A review of tonight's "Arrow" coming up just as soon as I get a Christmas tree inversely proportional to the size of my family...

Numerically, "The Climb" isn't the mid-point of "Arrow" season 3, but scheduling-wise, it's being treated that way, and as a result had to feel like a culmination of what's happened so far this season. The problem is that a lot of what's happened so far this season hasn't been entirely working, which resulted in a "winter finale" with a clear dichotomy: whenever people were fighting(*), or whenever Felicity was on-screen, it was really excellent, and whenever neither of those things was happening, it was a slog.

(*) One exception to that: the unintentionally hilarious Arrow/Thea fight, which was hurt both by Willa Holland's nascent stage combat skills, and by the sparkly MC Hammer pants the wardrobe team decided to put her in for the fight.

So the Oliver/Ra's al-Ghul trial by combat was everything I could have hoped for, up to and including Ra's running sword through Oliver and kicking him off the mountain. If this weren't a superhero show called "Arrow" — and if I hadn't ready many comic books featuring Ra's — I might wonder if Ray Palmer (or, heaven help us, Roy) was about to become the main character, but this is part and parcel of the genre and of this set of characters in particular, so I'll be curious to see how exactly the creative team chooses to make him non-dead when we return. And the various other fight scenes involving various combinations of Oliver, Ra's, League of Assassins members, China White and Maseo's wife Tatsu were all exciting and well-choreographed.

The Felicity/Ray material also worked well, both in giving Ray a backstory and motivation for his inevitable superheroics, and at having Felicity (the show's funniest and most self-aware-to-the-point-of-meta character) wonder how she keeps winding up in this circumstance. With the ATOM suit so close to completion at the same time Oliver is busy being dead, I wonder if the show might actually try to go a couple of episodes with Ray functioning as Starling's primary hero while Oliver's being made less dead. Brandon Routh certainly has the charisma for it(**). And Felicity and Oliver's goodbye scene in the Arrow-Cave crackled, as pretty much any of their scenes do on those rare occasions when they get to interact these days.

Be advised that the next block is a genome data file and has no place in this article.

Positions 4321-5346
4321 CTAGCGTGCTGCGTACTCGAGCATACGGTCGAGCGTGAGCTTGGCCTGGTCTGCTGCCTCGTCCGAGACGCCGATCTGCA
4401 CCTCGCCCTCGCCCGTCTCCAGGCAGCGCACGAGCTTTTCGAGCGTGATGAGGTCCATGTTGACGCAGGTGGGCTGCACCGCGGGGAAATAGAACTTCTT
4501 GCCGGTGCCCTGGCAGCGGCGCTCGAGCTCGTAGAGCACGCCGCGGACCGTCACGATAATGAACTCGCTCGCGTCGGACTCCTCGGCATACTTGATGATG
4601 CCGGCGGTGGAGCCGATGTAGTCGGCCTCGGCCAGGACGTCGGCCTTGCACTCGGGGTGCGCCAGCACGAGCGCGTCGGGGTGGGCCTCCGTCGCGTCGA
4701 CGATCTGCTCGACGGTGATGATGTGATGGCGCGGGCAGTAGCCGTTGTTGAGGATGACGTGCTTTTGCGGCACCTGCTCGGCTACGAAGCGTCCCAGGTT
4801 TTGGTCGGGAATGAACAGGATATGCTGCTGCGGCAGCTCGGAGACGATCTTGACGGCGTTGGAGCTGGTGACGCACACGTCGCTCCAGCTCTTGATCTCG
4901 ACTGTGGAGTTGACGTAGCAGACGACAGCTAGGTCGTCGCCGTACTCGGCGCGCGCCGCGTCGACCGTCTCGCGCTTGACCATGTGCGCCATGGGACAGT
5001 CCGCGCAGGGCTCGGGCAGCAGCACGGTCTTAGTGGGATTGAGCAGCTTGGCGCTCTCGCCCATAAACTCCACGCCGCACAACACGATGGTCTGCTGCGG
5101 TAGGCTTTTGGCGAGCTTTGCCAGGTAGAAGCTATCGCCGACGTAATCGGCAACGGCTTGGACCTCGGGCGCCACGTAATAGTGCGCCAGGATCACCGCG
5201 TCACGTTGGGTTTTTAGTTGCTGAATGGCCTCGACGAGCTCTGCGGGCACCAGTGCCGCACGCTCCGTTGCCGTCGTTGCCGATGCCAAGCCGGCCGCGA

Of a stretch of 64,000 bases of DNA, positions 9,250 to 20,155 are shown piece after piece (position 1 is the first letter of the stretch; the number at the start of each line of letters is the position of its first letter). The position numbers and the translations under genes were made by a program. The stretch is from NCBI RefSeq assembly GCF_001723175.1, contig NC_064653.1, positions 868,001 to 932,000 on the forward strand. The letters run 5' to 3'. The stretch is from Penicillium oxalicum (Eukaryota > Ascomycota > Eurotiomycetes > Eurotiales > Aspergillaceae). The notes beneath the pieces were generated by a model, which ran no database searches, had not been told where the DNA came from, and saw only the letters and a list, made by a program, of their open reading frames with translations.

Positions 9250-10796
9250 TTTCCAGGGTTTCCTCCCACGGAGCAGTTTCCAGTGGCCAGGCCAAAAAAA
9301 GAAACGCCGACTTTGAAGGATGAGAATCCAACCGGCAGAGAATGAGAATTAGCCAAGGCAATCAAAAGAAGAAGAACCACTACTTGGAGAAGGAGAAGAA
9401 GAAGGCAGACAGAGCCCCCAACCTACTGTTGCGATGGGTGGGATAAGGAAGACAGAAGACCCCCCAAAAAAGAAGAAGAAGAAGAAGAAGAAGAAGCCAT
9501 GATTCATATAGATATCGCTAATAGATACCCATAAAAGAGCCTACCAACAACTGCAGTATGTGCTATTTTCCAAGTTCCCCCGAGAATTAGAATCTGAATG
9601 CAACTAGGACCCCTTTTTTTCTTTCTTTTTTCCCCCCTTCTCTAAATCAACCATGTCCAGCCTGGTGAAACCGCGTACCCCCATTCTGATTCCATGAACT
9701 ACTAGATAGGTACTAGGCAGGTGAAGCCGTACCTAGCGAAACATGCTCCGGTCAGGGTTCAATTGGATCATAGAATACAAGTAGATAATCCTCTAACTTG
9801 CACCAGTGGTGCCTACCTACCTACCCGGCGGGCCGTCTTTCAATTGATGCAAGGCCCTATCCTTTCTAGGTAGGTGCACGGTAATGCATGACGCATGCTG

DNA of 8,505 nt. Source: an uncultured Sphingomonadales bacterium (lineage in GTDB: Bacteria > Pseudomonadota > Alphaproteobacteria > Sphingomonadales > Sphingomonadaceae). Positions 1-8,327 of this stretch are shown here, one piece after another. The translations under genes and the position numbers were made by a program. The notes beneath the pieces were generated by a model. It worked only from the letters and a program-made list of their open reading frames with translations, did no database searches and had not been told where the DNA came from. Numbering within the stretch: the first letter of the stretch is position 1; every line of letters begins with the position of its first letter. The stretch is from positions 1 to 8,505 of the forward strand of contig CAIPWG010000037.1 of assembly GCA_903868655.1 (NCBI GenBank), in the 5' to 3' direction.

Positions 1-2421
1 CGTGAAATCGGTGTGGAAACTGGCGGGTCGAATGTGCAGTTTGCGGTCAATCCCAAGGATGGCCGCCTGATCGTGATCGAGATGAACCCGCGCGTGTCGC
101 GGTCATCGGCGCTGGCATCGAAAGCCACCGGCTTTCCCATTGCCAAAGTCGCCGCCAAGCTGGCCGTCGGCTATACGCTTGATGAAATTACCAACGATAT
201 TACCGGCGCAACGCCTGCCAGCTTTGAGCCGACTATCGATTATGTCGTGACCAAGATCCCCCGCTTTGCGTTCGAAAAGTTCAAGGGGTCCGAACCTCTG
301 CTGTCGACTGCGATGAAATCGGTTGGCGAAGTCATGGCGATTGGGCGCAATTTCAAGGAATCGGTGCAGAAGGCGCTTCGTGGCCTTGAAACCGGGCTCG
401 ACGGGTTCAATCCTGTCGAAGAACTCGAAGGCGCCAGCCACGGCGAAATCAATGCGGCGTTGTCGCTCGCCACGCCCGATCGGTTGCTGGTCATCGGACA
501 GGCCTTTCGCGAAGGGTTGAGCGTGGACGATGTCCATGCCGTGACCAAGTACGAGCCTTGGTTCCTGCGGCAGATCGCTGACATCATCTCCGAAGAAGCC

(**) The relative failure of "Superman Returns" feels a bit like the Timothy Dalton James Bond movies; Routh made a perfectly fine Superman, but because he was stuck in a movie that was both slavishly faithful to the Richard Donner films and too serious by half, he was stuck in a no-win scenario where he got blamed for flaws in the movie that had nothing to do with his performance.

"The Climb" also had to deal with some tedious Lance family drama, and the Hong Kong material still not feeling urgent even now that Maseo has been revealed to be a present-day League member. Even the family tension between Thea's brother and her father didn't really click, because it's dependent on Oliver keeping his identity secret from Thea for no good reason, and therefore he can't say, "Your father drugged you into murdering Sara, showed me the videotape and is threatening to turn you into the League of Assassins." Half the city knows Oliver is the Arrow by this point, but he can't find some way to tell the one surviving member of his family? I've said it before and I'll say it again: secret identities are one of those tropes that's more often than not better off left in the pages of the comic books.

But that Oliver/Ra's fight — and the literal cliffhanger that followed? That was pretty sweet, and a good note to go into the break on. I just hope the other parts of the season start coming into better focus in 2015.

What did everybody else think?

Alan Sepinwall has been reviewing television since the mid-'90s, first for Tony Soprano's hometown paper, The Star-Ledger, and now for HitFix. His new book, "TV (The Book)" about the 100 greatest shows of all time, is available now. He can be reached at sepinwall@hitfix.com